The EcoCenter is accessible to a significant number of residents, and is located in an area of the city where the greatest number of children and youth live. The EcoCenter teaches that design and architecture have a responsibility to go beyond aesthetics to play a regenerative role in communities that have been burdened by environmental problems. It has its own wastewater treatment system, generates its own energy and heat, and maximizes the use of natural light.

The EcoCenter serves a community experiencing great environmental distress from a legacy of military operations, power generation, and industrial operations. It is a central resource where environmental education organizations can offer programs and provide participants with tools for critical thinking about urban sustainability, environmental stewardship and advocacy.

LEJ Board Chair Deanna Rossi said, "The EcoCenter demonstrates how LEJ combines fighting environmental injustice with building tangible community assets. This is a space created with the central purpose of building up the strength and health of this community—Literacy for Environmental Justice is building a new green legacy for southeast San Francisco, making a positive impact on environmental, public, and economic health and providing a model for environmental justice communities throughout the country.”

Designed by Toby Long Design, nearly every feature of the EcoCenter’s 1,500 square feet is innovative and used to educate the public about renewable energy, pollution and greenhouse gas reduction, wastewater treatment, “green” building materials, and the green economy. The EcoCenter incorporates residential-scale alternative technologies that take it off the utilities grid, in the section of San Francisco with the least access to the kinds of financial and technical resources that make such cutting-edge demonstration projects feasible.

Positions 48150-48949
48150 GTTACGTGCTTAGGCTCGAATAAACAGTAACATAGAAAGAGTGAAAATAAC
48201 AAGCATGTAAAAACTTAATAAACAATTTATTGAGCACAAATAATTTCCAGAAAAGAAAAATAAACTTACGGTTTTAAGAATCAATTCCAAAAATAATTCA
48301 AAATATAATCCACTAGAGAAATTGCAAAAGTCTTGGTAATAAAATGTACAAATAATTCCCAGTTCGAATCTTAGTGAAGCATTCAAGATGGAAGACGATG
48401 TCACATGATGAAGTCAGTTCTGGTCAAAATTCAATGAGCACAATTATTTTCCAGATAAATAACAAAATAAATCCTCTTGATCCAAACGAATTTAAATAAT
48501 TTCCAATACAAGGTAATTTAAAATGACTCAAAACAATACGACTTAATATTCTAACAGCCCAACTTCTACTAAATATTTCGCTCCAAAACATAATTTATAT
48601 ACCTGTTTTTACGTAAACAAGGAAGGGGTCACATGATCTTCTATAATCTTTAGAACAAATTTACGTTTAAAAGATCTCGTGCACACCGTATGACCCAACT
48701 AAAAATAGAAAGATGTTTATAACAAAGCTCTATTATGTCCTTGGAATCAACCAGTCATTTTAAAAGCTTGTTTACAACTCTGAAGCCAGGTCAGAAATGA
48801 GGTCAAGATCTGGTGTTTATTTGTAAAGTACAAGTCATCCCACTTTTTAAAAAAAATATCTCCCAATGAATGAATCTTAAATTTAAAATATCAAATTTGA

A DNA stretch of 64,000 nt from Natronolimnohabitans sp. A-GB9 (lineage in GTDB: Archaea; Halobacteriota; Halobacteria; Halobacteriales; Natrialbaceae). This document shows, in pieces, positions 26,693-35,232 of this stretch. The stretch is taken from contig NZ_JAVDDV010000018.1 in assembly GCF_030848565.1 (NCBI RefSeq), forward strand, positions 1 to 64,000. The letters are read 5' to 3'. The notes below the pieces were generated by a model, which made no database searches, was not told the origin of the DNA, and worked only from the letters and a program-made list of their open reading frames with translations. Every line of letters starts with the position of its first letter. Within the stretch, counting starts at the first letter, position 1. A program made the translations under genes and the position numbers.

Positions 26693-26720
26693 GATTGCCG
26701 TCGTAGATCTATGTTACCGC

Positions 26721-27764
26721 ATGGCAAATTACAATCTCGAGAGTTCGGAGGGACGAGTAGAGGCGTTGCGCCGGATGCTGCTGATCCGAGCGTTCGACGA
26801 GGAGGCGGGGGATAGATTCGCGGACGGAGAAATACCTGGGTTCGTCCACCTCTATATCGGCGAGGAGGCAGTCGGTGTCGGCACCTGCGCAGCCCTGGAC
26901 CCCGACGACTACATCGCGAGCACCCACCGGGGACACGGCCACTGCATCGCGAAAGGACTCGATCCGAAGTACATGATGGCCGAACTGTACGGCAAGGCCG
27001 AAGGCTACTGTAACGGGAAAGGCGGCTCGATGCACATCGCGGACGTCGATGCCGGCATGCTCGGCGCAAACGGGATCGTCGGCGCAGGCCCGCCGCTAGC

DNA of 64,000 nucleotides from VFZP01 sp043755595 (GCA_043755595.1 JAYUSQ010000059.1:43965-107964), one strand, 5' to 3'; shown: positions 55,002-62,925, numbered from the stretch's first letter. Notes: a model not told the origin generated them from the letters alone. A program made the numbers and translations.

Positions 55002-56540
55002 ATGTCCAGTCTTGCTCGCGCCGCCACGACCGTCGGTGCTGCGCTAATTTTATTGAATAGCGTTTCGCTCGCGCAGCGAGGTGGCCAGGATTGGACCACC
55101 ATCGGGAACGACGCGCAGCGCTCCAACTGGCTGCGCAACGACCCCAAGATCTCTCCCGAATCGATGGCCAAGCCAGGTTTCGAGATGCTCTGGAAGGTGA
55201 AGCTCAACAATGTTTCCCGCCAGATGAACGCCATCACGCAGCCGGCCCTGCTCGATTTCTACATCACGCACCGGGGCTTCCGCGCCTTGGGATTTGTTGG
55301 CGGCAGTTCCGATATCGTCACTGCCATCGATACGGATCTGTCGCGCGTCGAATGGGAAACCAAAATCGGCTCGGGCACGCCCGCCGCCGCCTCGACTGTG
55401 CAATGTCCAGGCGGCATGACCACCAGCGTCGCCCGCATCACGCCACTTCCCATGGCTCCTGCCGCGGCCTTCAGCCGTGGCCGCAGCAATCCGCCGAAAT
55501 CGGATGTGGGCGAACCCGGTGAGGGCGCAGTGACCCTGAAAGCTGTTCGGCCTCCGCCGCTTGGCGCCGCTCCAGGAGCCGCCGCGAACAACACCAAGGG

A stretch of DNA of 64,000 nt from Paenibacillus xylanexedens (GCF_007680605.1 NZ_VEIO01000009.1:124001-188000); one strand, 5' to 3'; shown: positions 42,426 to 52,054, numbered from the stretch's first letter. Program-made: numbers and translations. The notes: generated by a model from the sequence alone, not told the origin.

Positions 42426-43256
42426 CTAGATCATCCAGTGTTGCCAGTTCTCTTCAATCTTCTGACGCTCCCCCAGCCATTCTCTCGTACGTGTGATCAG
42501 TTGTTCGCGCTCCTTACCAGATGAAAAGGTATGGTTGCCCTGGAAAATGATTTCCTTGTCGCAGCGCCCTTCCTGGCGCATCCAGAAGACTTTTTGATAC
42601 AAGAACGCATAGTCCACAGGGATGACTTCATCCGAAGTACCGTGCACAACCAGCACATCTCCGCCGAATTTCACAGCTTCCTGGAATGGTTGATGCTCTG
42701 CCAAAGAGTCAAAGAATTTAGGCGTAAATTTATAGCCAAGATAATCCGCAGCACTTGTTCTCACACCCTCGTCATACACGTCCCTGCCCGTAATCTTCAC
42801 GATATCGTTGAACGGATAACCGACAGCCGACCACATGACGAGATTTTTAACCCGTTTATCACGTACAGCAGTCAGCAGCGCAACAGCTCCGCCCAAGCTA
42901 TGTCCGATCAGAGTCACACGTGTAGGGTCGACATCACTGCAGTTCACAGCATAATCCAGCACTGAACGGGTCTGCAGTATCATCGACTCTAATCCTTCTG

Additional 2010 awardees include:

Lead Poisoning Prevention Citizen’s Advisory Task Force, San Diego, Calif.—for empowering communities to conduct lead hazard control work in environmental justice communities and ensuring the protection of children from the threat of lead-based paint and dust.

ENLACE Caño Martín Peña, San Juan, Puerto Rico—for establishing and implementing a land use and comprehensive development plan to improve social, economic, and environmental conditions for eight communities in the Caño Martín Peña Special Planning District.

Oregon Environmental Justice Task Force, across Oregon—for effective implementation of the state’s environmental justice legislation and its ability to incorporate environmental justice considerations into state agency programs.

Transportation Equity/Stops for Us Coalition, St. Paul, Minn.—for its efforts to form a broad-based partnership to secure the construction of three new light rail transit stations, which will provide access for the transit dependent communities of East University Avenue, connecting residents to housing, jobs, education and the many amenities located throughout the Twin Cities metropolitan region.

More information on the National Achievements in Environmental Justice Awards:
See more photos of this project at